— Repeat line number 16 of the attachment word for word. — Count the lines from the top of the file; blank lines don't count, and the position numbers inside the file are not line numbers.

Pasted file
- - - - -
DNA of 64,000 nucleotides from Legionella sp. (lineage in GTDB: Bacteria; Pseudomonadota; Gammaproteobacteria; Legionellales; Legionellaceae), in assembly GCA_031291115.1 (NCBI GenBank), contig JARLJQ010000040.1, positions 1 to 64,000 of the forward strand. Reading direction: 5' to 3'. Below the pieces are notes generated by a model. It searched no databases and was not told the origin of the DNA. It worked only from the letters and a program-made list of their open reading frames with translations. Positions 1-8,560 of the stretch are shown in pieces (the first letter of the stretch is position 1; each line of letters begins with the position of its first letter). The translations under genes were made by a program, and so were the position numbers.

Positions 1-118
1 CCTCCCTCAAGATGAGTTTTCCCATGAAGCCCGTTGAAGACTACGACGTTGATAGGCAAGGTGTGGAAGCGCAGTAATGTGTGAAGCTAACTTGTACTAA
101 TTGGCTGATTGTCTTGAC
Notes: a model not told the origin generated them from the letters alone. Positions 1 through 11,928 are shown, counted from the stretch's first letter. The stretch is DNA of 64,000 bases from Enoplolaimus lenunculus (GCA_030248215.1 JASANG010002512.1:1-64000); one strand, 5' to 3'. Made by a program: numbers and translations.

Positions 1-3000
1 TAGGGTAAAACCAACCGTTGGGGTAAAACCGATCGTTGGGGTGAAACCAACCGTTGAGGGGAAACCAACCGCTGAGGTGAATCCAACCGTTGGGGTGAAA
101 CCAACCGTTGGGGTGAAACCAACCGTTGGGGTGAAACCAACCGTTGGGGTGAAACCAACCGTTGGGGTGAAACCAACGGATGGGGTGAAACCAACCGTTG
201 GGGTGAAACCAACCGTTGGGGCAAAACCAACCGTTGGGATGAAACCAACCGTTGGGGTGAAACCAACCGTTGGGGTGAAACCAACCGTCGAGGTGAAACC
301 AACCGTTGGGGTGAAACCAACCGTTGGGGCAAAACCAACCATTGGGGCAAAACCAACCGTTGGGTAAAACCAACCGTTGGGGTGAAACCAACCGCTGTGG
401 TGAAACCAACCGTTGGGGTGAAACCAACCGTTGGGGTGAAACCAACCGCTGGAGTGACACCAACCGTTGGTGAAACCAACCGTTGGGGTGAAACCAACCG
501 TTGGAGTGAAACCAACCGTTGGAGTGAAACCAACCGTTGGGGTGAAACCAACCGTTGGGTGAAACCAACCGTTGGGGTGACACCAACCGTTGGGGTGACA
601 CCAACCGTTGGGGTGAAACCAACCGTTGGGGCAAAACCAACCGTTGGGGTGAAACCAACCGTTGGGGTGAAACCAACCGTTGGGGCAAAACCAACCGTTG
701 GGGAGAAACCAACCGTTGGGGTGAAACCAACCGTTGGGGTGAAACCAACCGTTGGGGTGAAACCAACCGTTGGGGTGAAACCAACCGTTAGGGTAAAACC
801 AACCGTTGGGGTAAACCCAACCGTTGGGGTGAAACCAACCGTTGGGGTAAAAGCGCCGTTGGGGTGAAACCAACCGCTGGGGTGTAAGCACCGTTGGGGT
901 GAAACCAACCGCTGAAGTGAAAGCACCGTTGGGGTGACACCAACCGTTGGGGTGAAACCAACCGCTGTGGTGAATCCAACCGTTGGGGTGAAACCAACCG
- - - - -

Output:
901 GAAACCAACCGCTGAAGTGAAAGCACCGTTGGGGTGACACCAACCGTTGGGGTGAAACCAACCGCTGTGGTGAATCCAACCGTTGGGGTGAAACCAACCG